When the old Office of Fair Trading was reinvented as the Competition & Markets Authority (CMA) some thought there would be little change in the new regulator's attitude to competition law enforcement. However it is now quite clear that the new body is taking a far tougher stance on price-fixing.
Two recent cases focus on a form of vertical price fixing called resale price maintenance ("RPM"). RPM is a system whereby the manufacturer of goods (or the provider of services) stipulates the minimum price at which a distributor can resell the goods (or services). The harm to consumers is obviously that the distributor cannot discount on certain products. This practice has come under increasing focus recently as so many goods are resold over the internet.
The CMA fined fridge supplier ITW Limited £2,298,820 for RPM on 24 May 2016.
They also fined bathroom fittings supplier Ultra Finishing Limited £786,668 on 10 May 2016.
We blogged previously on the statement of objections issued by the CMA in these cases in February. Both cases related to restrictions on the resale of goods online. Companies will now need to tread very carefully ensuring they do no more than simply recommend resale prices to their distributors. If the ultimate control of downstream pricing is a serious need for some companies, they will need to go down the route of having agency agreements, although that brings in turn the prospect of compensation on termination of agency arrangements.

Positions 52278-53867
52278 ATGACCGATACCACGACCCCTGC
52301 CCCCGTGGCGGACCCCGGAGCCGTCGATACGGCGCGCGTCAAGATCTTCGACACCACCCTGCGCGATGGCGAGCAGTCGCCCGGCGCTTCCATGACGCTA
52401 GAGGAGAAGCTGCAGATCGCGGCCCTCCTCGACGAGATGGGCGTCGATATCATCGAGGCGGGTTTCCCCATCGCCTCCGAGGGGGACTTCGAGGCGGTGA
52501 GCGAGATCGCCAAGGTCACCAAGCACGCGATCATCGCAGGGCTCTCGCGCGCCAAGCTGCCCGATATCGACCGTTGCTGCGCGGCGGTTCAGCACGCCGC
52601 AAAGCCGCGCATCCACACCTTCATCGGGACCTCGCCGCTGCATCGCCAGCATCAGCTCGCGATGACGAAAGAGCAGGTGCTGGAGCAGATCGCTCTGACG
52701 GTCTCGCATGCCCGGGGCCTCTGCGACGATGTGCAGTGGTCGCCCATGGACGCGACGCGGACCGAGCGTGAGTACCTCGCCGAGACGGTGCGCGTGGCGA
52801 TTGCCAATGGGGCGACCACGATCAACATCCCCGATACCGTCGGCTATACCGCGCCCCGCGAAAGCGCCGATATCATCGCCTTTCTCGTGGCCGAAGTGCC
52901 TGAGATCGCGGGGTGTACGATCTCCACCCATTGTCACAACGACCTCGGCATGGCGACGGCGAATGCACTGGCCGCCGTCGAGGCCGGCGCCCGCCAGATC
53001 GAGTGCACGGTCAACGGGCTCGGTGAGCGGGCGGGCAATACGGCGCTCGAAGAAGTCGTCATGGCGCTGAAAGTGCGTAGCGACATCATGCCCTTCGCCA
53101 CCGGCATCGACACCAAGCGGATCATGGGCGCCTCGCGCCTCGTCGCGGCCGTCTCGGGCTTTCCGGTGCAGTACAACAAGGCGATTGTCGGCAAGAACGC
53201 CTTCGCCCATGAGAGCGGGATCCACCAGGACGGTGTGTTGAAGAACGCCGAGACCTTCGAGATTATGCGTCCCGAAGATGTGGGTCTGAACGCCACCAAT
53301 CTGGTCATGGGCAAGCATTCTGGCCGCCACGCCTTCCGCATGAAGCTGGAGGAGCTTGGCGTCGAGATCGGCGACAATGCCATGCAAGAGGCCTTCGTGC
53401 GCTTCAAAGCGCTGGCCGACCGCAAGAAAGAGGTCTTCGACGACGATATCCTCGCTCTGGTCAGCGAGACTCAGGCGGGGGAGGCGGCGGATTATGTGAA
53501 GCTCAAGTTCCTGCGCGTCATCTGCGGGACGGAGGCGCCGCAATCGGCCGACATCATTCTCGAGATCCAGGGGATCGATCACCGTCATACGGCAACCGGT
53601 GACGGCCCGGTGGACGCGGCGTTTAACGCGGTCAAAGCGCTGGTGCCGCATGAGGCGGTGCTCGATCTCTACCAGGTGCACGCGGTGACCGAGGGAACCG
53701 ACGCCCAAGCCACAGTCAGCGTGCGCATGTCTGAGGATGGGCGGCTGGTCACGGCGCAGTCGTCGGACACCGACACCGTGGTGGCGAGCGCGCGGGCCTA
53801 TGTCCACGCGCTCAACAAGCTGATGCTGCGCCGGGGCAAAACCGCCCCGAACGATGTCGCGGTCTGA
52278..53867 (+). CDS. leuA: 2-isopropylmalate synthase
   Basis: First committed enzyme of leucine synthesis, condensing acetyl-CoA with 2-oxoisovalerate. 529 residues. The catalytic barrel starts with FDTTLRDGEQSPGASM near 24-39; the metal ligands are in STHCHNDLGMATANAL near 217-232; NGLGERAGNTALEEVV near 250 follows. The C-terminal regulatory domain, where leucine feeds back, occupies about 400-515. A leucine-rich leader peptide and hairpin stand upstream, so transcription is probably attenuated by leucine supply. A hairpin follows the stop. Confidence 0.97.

The CMA has been clear that minimum recommended prices accompanied by threats of delayed supply or other sanctions will amount to unlawful RPM.
The CMA has also issued a Statement of Objections to suppliers of galvanised steel tanks. This appears to relate to the less than full disclosure to the CMA at the time of their initial investigation into this sector.
Hence it has never been more important for companies to update their compliance programmes to ensure no price fixing provisions have slipped their way into their current commercial arrangements.